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Coastal communities worldwide are grappling with one of the most conspicuous symptoms of climate change: rising sea levels. To combat flooding and protect their infrastructure, cities are increasingly expanding into surrounding waters, replacing natural habitats like salt marshes, beaches, mudflats, rocky shores, and associated marine life with structures such as seawalls, pilings, pontoons, and marinas.
This approach is notably prevalent in countries like Singapore, situated in Southeast Asia, where lowlands and extensive coastlines expose them to elevated risks from rising sea levels. Around 70% of Singapore’s natural coastlines have already been transformed into hard coastal structures, such as seawalls and rock slopes, to mitigate these risks, and this is expected to escalate in the coming years.
For example, technical studies have recently commenced for a long-term project that would potentially see Singapore reclaim approximately 800 hectares of land along Singapore’s southeastern coastline. Dubbed the “Long Island” project, this reclaimed island—presumably named after the island in New York—would serve as an enclosed reservoir, offering coastal protection while offering opportunities for waterfront living and jobs.
With decades of reclamation works having previously impacted marine life along Singapore’s coasts, there has understandably been concerns regarding the project since it was first publicly disclosed. The majority of these concerns are driven at seeking assurances that any further reclamation would not significantly affect marine habitats along the country’s coastlines, such as coral reefs.
In this regard, Singapore might consider looking to Australia for a potential solution, specifically, Living Seawalls—an initiative launched in Sydney in 2018.
Living Seawalls is an eco-engineering outfit that utilizes 3D printing techniques to construct hexagonal concrete panels, mimicking the texture and porousness of coral. These modular panels can be assembled like a mosaic, covering larger surfaces or retrofitted onto existing coastal structures.
Once in place, these panels help contribute to ecosystem rehabilitation by attracting fish, algae, invertebrates, and marine plants back to the area. This approach not only mitigates the environmental impact of coastal infrastructure but can also enhance water quality by hosting filter feeders like barnacles. Some of these organisms may also potentially serve as food sources for larger organisms in shoreline ecosystems.
It’s worth noting that traditional seawalls, which are typically flat in structure, do support some forms of marine life, albeit less effectively. In comparison, living seawalls (the panels), with their textured structure, can support a greater diversity of marine life. According to research conducted by Living Seawalls in Sydney Harbour over the span of two years, it was found that its panels can host at least 36% more species than plain seawalls, with up to 85 species found to be living and thriving on the installed panels.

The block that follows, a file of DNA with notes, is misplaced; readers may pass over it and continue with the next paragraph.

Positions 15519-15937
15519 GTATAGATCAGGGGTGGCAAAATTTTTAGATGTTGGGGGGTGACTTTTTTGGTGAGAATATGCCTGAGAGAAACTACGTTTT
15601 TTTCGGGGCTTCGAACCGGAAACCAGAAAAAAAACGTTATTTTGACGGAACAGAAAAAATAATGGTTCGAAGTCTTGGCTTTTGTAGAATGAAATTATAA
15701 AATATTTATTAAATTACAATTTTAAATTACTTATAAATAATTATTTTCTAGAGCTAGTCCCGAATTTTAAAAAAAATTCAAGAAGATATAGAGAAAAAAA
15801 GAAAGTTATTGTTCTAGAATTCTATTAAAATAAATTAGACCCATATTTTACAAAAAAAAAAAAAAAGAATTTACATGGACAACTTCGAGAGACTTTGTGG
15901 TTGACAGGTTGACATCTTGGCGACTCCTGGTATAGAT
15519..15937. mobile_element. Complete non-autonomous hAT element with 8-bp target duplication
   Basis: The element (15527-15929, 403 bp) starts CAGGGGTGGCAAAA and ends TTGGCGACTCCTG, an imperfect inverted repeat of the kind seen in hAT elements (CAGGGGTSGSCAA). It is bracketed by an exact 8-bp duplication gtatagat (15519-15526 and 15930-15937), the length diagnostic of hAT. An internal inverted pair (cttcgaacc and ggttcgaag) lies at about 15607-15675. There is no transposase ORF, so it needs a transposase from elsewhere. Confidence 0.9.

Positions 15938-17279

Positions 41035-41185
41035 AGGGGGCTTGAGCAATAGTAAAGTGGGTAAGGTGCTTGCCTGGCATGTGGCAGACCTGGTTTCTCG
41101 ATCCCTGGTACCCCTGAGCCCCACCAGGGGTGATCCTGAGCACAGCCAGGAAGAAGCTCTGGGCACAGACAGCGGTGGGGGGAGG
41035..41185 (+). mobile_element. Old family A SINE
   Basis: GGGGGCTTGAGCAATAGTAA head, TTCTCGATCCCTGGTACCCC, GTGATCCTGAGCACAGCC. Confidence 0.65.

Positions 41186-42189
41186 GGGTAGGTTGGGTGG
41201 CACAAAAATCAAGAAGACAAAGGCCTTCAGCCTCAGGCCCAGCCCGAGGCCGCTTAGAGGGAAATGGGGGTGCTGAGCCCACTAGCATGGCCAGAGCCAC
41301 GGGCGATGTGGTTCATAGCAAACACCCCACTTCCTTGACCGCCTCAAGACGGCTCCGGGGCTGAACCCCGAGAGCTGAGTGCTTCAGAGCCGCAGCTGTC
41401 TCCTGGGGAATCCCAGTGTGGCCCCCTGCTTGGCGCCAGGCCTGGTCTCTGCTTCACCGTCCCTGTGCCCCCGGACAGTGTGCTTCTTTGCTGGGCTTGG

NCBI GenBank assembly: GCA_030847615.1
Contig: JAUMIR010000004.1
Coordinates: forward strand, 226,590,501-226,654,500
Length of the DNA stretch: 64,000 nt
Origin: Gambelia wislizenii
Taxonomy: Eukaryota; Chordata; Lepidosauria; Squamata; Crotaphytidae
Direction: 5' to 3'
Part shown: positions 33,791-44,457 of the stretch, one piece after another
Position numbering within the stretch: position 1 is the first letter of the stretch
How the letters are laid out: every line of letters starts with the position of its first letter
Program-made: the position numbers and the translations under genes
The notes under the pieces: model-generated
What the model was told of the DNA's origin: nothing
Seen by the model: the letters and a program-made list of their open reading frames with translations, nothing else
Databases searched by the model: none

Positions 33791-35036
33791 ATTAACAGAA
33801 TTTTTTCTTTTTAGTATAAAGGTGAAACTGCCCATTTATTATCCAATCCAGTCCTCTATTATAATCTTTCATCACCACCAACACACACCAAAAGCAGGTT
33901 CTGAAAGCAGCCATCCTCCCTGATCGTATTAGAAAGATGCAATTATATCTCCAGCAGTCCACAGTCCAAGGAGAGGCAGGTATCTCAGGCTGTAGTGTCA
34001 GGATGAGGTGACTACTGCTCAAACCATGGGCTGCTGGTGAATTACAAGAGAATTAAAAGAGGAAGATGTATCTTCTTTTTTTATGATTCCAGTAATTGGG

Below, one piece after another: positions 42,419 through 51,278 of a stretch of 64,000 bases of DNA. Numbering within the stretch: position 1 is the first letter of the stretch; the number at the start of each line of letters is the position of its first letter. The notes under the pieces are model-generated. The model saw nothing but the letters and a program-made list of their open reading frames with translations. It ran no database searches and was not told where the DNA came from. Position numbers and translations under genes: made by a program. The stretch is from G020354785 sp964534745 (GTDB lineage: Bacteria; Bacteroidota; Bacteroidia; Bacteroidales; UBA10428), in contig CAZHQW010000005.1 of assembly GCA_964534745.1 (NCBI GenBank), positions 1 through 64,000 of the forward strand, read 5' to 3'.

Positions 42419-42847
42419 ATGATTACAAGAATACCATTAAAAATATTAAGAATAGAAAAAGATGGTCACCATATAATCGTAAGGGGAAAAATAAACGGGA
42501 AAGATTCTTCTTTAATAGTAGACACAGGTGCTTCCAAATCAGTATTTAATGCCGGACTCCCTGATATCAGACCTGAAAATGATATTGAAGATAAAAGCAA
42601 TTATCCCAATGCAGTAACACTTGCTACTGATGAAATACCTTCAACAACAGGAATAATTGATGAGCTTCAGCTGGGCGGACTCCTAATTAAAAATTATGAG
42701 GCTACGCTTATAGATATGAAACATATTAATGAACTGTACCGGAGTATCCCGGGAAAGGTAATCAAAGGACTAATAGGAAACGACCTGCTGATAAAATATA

Living Seawalls has already implemented its solution in various parts of the world, including in Wales, Gibraltar, Singapore, and Australia, suggesting early success. Similar developments are also beginning to unfold. For instance, scientists from the Experimental Marine Ecology Lab at the National University of Singapore have reportedly developed their own version, using concrete tiles shaped based on the attachment surface to emulate natural marine habitats and enhance biodiversity.
With the effects of climate change showing no signs of abating, what Living Seawalls has hitherto developed could evolve to become an appealing solution, especially for cities vulnerable to rising sea levels while striving to conserve and restore biodiversity. More importantly, Living Seawalls has illustrated the feasibility of crafting contemporary solutions capable of effectively addressing the impacts of the climate crisis without compromising nature.
If you enjoyed reading this, you might also be interested in:
- Crossing the line: Earth’s planetary boundaries have been destabilized by oil, gas, and coal (by Mongabay)
- Climate technology for a more sustainable Southeast Asia (by Deloitte Southeast Asia Innovation Team)
- Investments pour into Southeast Asia’s climate tech solutions as temperatures rise (by Khamila Mulia)